A home is usually the largest single investment any of us will ever make. When you purchase a home, you will purchase several types of insurance coverage to protect your home and personal property. Homeowner’s insurance protects against loss from fire, theft, or wind damage. Flood insurance protects against rising water. And a unique coverage known as title insurance protects against hidden title hazards that may threaten your financial investment in your home. When purchasing a home, instead of purchasing the actual building or land, you are really purchasing the title to the property – the right to occupy and use the space. That title may be limited by rights and claims asserted by others, which may limit your use and enjoyment of the property and even bring financial loss. Title insurance protects against these types of title hazards. Other types of insurance that protect your home focus on possible future events and charge an annual premium. On the other hand, title insurance protects against loss from hazards and defects that already exist in the title and is purchased with a one-time premium. Title insuring begins with a search of public land records affecting the real estate concerned. An examination is conducted by the title company, title agent or attorney on behalf of its underwriter to determine whether the property is insurable. The examination of evidence from a search is intended to fully report all “material objections” to the title. Frequently, documents that don’t clearly transfer title are found in the “chain,” or history that is assembled from the records in a search. Through the search and the examination, title problems are disclosed so they can be corrected whenever possible.
This history or statement of material objections are presented in a title report. This report is used to correct or dispose of title problems prior to closing. In spite of all the expertise and dedication that go into a title search and examination, hidden hazards can emerge after closing, resulting in unpleasant and costly surprises. Some examples of hazards include:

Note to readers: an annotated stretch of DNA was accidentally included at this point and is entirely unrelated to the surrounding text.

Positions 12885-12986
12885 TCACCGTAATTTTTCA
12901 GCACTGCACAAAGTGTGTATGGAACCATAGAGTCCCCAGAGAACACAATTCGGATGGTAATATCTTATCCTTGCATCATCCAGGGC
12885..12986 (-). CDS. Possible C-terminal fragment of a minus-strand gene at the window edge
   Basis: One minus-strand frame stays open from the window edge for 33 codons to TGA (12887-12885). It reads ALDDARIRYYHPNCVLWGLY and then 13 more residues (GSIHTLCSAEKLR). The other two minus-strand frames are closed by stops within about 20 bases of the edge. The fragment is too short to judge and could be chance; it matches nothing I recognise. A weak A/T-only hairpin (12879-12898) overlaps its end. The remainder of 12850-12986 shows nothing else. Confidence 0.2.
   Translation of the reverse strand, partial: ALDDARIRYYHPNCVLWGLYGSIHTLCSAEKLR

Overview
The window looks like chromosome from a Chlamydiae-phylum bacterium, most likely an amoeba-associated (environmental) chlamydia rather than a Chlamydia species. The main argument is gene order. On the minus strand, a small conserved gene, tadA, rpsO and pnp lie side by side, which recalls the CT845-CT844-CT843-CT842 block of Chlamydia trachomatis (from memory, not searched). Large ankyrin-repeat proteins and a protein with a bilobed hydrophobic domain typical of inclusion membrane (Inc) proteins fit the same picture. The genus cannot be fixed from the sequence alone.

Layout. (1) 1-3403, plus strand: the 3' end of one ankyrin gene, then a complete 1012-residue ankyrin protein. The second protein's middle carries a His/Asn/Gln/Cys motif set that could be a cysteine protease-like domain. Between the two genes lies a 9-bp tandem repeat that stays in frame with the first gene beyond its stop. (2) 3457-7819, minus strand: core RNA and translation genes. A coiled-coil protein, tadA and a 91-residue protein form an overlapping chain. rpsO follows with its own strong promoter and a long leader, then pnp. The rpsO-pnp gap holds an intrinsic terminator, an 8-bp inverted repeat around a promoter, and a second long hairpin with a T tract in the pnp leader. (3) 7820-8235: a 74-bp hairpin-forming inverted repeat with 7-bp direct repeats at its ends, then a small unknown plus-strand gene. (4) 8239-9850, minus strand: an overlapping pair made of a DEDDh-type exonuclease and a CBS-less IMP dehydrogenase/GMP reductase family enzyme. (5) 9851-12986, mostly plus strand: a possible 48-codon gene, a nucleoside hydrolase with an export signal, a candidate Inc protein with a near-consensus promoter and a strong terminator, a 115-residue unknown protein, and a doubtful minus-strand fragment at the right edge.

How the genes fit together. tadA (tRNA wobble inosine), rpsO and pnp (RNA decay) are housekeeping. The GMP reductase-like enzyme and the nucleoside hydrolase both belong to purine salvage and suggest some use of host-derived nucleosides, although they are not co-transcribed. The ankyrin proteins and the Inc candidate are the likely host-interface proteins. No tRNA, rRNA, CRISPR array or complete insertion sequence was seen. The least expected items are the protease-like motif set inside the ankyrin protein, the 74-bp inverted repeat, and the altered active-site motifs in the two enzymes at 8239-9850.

- A forged signature on the deed, which would mean no transfer of ownership to you;
- An unknown heir of a previous owner who is claiming ownership of the property;
- Instruments executed under an expired or a fabricated power of attorney; or
- Mistakes in the public records.
Title insurance offers financial protection against these and other covered title hazards. The title insurer will pay for defending against an attack on title as insured and will either perfect the title or pay valid claims, all for a one-time charge at closing. Most lenders require mortgagee title insurance as security for their investment in real estate, just as they may call for fire insurance and other types of coverage as investor protection. When title insurance is provided, lenders are willing to make mortgage money available in distant locales where they know little about the market. Owner’s title insurance lasts as long as you, the policyholder – or your heirs – has an interest in the insured property. This may even be after you have sold the property. Depending on local practices and state law where the property is located, you may pay an additional premium for an owner’s policy or you may pay a simultaneous issue charge – usually a smaller amount – for the separate lender coverage.